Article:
Every company must develop a strategic direction that best fits its capabilities and its standing in its marketplace. Most business categories fall into similar market share patterns. There are three major players who, combined, have roughly 70-90% of the market. Then you have a group of small savvy specialists that have identified an underserved audience within the market. These tend to be businesses that succeed based on lower volumes, by definition, but much higher margins. In general, they tend to have no more than 5% of the market each. And, finally, you have the remaining companies in the category that live on the crumbs that are left over.
Understanding where you company falls within this structure will help you develop your most effective strategies. As a major player, you are forced to compete on all fronts in the market. You must provide products or services to all audiences, fight with your competitors on price, packaging, distribution, level of advertising spend, etc. But as a specialist, you have identified a product offering, or audience segment, or geographic area in which to conduct your business. Consciously focusing on a slice of the market, instead of the market as a whole, gives you the flexibility of maximizing your resources.
You can accomplish your sales objectives by addressing a growing demographic, or a growing region of the country, or by providing a service that the larger players don’t offer, or don’t want to offer because the upside isn’t large enough for them. A $100 million business may not be deemed large enough for companies looking to create $1 billion revenue streams, but it can be a very profitable business for the right specialty company.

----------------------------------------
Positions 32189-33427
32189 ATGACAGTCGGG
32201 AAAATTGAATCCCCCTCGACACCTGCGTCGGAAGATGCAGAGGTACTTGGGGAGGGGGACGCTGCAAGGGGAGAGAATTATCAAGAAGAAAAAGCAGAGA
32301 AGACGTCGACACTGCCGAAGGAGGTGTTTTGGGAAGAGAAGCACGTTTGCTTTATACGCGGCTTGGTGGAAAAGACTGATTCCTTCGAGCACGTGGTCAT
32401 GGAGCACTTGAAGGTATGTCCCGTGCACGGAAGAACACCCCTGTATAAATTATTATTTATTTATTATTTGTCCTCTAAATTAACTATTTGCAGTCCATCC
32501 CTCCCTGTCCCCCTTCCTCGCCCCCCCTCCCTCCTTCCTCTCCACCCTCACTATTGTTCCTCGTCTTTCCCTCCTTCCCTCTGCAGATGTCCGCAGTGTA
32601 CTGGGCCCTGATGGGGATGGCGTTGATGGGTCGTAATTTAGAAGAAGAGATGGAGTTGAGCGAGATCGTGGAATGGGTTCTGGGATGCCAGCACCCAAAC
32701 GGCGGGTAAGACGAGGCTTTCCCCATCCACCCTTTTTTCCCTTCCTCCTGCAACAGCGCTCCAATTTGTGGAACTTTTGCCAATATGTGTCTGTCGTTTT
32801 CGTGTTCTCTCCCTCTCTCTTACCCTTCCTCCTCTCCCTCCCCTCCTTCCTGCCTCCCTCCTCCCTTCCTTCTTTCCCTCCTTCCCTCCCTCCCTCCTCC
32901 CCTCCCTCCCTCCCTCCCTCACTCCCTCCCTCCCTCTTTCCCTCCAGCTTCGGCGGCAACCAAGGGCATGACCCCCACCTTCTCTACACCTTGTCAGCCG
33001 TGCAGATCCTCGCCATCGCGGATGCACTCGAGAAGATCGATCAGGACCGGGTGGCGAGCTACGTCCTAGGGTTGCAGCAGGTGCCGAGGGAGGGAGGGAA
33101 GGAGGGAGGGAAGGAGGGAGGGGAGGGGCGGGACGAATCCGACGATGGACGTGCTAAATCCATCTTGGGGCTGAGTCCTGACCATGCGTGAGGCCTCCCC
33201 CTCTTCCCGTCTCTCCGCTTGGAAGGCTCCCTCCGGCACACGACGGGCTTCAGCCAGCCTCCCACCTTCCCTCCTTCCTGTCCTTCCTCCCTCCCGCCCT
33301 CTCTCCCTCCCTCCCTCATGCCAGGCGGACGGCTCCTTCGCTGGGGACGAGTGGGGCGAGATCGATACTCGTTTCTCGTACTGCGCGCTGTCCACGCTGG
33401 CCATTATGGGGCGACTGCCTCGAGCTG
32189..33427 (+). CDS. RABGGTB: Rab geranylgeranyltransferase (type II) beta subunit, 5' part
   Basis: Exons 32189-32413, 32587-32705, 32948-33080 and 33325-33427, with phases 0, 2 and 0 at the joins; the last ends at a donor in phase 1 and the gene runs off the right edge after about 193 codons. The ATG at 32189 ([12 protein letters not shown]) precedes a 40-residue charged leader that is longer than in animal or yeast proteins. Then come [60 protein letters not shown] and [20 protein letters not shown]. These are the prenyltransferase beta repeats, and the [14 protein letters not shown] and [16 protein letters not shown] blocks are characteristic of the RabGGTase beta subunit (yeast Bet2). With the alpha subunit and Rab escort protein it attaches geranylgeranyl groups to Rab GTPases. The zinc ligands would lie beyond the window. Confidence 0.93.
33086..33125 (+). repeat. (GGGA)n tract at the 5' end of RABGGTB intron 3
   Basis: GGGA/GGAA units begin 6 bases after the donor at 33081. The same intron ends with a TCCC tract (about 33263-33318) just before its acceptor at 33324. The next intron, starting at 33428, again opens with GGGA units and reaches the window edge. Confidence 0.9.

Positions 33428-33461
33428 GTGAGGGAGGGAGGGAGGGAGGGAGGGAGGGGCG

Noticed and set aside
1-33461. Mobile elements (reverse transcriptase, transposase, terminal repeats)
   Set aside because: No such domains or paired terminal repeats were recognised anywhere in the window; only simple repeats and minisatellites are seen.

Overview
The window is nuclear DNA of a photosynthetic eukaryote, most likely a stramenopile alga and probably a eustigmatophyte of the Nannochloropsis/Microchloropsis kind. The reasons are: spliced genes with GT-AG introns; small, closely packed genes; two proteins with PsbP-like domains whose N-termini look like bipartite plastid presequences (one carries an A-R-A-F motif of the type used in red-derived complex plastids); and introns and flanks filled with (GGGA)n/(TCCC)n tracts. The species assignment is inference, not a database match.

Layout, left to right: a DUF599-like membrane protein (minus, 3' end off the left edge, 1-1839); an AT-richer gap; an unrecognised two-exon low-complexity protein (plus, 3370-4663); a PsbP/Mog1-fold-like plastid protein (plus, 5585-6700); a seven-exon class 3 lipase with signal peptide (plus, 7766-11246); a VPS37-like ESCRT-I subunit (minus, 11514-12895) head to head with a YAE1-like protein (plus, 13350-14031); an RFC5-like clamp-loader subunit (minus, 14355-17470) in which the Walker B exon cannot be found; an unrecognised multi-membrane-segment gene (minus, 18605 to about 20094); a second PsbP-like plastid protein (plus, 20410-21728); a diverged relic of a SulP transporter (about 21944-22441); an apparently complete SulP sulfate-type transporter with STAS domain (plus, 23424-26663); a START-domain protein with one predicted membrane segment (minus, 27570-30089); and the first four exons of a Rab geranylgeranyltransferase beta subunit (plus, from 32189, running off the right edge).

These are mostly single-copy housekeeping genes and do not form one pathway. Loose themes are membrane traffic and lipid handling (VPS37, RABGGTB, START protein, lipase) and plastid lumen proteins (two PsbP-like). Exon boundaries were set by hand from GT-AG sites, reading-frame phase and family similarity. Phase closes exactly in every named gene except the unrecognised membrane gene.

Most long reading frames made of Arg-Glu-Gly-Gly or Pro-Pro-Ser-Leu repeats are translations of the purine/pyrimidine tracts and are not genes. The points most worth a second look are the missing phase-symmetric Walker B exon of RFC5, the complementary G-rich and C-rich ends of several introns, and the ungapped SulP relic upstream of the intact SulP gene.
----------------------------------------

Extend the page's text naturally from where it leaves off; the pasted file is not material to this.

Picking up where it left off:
Competing head to head with a major player can be a real danger for a niche company. The inappropriate conclusion that “we can compete against the big boys”, can lead you to either joining those that eat the crumbs, or can put you out of business. Too often, management sees the success enjoyed by their specialty company and pushes itself to broaden their product offerings, or their demographic target or their geographic footprint. What follows can be an expansion of production capabilities, combined with buying your way into the market segment, and realizing substantially lower margins. You are now faced with lower volume than your larger competitors and a lower margin than you can sustain. This is a formula for extinction.
Identifying the pain points that exist for customers in the market can be sufficient to give your business the competitive edge. Tie breakers can range from better customer service and longer customer service hours to showing flexibility in delivery schedules and billing clients on a more convenient day of the month. Learning these tie breakers in the mind of the customer can win business for a specialist when all other variables appear to be equal to the purchasing department.
Niche players also enjoy the advantage of having a minimum of substitutability for their products. By satisfying a very specific need in the market, your customers cannot go elsewhere. If your company is the only supplier, or one of a few suppliers of a service or product, customers and prospects cannot take their business elsewhere. This advantage will allow you to concentrate on innovation, and not have to fight day to day with the other companies serving the same market segment. It is tough to find a substitute for Tabasco® sauce when you are cooking. All that company needed to do was to innovate and add new flavors to the original one.
Creating marketing strategies to support your specialist role will help you to continue your growth, drive innovation and keep you away from the fray with the behemoths that dominate your category. Let them continue to spend on broad-based marketing tactics while you continue to focus on your segment.
Topics: Corporate Strategy, CEO Strategies, Business Growth Strategy, CEO Marketing Vision, Strategic Insights, Pricing, Market PositionMon, Sep 26, 2011